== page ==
"We must invest in people at the CIA, people that speak the language and can penetrate al Qaeda," Roemer said. "[Former CIA Director] George Tenet said it would take five years to reform the CIA, but we don't have five minutes."
While the panel's recommendations on creating a national intelligence director with budget authority and sharing technology and research between agencies have gained a lot of attention from Congress and the media, Roemer said organizational charts intended to make the United States more secure are worthless unless the proper training and investment is made in human resources.
Roemer emphasized five personnel reforms needed in the intelligence agencies:
- Reform the CIA by hiring more Arabic translators and encourage students to pursue degrees in Arabic.
- Hire trained and qualified people with expertise as analysts in the FBI.
- Fix the presidential appointment process so that political positions can be filled with an up or down vote. According to Roemer, on Sept. 11 key positions within the Defense Department and in national security remained vacant awaiting Senate approval.
- Address the security clearance backlog by establishing an agency that monitors and approves clearances.
- Change the "stovepipe" nature of the intelligence agencies from a "need to know" to a "need to share" basis.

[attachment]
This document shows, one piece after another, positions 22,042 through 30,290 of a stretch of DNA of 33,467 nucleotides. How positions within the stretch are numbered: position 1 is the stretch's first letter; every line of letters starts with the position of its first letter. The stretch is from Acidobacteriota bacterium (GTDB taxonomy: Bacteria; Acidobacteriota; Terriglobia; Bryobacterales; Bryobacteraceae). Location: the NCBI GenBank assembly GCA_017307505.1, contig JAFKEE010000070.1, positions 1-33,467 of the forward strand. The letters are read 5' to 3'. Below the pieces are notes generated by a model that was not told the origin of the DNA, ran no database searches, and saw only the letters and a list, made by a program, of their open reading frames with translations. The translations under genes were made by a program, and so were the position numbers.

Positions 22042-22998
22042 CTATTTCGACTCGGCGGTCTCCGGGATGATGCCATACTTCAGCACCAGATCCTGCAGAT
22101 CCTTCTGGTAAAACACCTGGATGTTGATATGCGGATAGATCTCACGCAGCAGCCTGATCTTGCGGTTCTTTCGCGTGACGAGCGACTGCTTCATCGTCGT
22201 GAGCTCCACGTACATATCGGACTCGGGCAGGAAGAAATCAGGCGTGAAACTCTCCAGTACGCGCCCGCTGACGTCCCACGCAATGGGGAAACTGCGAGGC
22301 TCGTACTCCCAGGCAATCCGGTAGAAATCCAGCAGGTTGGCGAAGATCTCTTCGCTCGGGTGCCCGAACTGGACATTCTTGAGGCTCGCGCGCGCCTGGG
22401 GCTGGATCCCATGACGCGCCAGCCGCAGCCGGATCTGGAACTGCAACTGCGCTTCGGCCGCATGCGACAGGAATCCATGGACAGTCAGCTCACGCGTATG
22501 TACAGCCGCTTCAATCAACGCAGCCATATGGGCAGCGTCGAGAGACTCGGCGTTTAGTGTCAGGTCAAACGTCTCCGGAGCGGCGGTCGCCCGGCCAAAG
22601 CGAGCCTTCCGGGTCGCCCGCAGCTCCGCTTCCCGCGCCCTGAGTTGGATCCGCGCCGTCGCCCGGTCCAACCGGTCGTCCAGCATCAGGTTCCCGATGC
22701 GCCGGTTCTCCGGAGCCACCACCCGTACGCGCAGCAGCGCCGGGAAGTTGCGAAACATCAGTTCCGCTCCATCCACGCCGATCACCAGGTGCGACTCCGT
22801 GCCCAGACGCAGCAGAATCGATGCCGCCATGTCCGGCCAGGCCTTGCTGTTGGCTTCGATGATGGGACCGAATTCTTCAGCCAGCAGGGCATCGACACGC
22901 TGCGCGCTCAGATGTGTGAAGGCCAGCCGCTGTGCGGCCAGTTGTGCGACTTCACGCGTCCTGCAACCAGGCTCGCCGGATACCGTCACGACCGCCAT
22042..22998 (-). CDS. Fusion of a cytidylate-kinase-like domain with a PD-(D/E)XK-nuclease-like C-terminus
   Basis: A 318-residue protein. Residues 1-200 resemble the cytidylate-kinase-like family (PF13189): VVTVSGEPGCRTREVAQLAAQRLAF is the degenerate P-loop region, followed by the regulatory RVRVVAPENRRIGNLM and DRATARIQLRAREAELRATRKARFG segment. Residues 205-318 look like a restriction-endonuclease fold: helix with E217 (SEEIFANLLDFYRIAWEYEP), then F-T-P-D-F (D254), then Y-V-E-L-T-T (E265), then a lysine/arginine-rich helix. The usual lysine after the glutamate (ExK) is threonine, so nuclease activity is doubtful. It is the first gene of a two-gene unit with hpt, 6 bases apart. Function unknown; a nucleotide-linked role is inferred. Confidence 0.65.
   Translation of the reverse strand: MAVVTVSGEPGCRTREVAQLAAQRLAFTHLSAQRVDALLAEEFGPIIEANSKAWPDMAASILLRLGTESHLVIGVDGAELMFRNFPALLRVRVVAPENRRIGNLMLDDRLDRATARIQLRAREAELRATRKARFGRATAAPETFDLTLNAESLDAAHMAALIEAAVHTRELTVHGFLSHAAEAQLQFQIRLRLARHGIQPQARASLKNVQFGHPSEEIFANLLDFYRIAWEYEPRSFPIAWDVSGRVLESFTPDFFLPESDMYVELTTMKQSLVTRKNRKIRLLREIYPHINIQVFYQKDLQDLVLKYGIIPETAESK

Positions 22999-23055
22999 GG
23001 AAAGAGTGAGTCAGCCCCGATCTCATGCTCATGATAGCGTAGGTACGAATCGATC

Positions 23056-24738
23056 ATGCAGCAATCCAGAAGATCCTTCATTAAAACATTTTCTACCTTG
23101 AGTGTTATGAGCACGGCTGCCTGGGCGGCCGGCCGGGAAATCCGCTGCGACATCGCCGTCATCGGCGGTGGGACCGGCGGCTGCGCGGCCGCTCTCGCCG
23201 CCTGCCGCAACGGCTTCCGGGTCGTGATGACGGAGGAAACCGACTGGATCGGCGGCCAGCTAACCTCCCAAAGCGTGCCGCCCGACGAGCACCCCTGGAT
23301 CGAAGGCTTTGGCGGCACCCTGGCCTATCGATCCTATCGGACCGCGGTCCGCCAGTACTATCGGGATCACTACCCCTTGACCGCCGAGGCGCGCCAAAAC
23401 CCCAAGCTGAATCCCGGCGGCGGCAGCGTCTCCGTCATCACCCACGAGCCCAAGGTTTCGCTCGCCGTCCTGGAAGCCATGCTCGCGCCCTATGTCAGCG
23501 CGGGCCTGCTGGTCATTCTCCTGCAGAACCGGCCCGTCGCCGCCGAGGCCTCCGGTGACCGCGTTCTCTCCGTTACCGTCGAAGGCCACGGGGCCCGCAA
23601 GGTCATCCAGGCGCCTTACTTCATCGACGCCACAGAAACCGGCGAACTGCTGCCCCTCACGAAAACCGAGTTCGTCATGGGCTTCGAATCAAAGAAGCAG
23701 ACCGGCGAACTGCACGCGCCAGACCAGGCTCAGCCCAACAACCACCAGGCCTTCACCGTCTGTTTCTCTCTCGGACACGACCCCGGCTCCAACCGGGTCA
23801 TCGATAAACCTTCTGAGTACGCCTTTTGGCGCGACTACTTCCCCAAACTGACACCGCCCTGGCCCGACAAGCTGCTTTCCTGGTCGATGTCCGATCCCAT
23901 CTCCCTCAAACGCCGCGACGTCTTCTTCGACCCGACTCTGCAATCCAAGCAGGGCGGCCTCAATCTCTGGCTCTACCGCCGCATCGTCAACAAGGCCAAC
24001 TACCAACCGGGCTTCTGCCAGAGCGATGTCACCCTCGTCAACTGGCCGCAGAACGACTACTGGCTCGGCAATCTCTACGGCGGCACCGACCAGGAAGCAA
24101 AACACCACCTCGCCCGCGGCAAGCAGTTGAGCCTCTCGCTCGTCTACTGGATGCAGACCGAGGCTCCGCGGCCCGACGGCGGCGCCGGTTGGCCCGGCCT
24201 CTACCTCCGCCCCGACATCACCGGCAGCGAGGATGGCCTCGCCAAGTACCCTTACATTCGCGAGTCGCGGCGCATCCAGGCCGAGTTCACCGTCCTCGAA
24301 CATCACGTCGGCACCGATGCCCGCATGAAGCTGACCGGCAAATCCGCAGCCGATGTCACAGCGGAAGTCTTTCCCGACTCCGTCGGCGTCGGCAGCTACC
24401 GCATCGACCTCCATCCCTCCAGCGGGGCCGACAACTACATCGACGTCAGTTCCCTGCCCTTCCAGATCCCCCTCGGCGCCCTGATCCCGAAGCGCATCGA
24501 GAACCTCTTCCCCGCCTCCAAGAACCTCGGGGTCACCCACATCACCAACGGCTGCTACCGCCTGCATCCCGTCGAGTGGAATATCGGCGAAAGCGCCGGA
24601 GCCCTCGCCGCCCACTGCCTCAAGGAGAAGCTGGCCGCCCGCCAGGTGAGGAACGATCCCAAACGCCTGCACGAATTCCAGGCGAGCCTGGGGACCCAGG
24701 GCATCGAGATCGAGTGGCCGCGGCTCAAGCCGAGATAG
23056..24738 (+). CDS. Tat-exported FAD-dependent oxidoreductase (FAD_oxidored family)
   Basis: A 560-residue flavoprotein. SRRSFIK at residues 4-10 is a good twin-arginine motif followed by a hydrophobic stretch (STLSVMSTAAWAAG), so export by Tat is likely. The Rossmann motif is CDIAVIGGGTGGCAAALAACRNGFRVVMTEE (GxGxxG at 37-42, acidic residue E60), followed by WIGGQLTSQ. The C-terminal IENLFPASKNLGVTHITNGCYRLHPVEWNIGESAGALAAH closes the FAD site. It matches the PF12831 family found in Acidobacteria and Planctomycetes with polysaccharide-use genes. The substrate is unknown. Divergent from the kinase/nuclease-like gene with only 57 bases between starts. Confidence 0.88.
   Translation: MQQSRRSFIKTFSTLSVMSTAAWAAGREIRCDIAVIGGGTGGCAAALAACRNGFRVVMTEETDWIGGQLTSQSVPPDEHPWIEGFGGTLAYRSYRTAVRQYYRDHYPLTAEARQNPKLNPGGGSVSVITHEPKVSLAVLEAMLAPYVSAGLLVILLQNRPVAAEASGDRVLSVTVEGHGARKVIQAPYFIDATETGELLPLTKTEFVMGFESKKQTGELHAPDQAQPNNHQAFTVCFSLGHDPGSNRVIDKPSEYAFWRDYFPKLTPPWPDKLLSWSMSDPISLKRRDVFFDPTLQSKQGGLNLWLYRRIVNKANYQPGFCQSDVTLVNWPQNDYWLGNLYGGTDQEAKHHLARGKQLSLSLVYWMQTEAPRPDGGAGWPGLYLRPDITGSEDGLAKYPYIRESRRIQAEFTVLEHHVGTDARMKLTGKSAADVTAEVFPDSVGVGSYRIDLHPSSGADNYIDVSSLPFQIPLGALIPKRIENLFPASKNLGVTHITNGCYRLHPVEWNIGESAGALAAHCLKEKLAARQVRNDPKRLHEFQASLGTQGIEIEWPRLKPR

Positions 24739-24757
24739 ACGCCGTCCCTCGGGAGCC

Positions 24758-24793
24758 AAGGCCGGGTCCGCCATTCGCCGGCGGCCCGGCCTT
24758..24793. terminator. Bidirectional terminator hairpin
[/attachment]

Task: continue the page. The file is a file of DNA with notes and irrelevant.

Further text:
"If we can't reform Congress, it will be a very difficult facing a fight against one of the most agile and dynamic enemies," Roemer said. "What we need on Capitol Hill, and in the country, is for people to take action on these recommendations. If you don't act on them and the terrorists hit, there is going to be a huge price to pay."
The Partnership recommended similar proposals, including simplifying and shortening the federal hiring process, ensuring that agency leaders take ownership of identifying and developing talent, addressing the security clearance backlog, and fixing the presidential appointment process.
Max Stier, president and CEO of the Partnership, said the primary problem is the inability to keep good people in the right posts. "The 9/11 Commission identified several missed opportunities, and it all comes down to one problem spanning the entire federal government. Government must make it a top priority to get - and keep - the right people in the right jobs, and the proper tools and training to do their very best," Stier said.
While legislation that would enact the recommendations of the 9/11 commission was introduced Tuesday, Senate Intelligence Committee Chairman Pat Roberts, R-Kan., introduced more dramatic reforms last month that included moving sections of the CIA and intelligence agencies controlled by the Defense Department into the control of a new national intelligence director.
Roemer said Roberts' proposal takes very important steps by proposing dramatic reform, creating a national intelligence director and establishing a national counterterrorism center. He said that by proposing to break up the CIA, Roberts' legislation gets people used to the idea of the commission's proposal to rebuilding the CIA.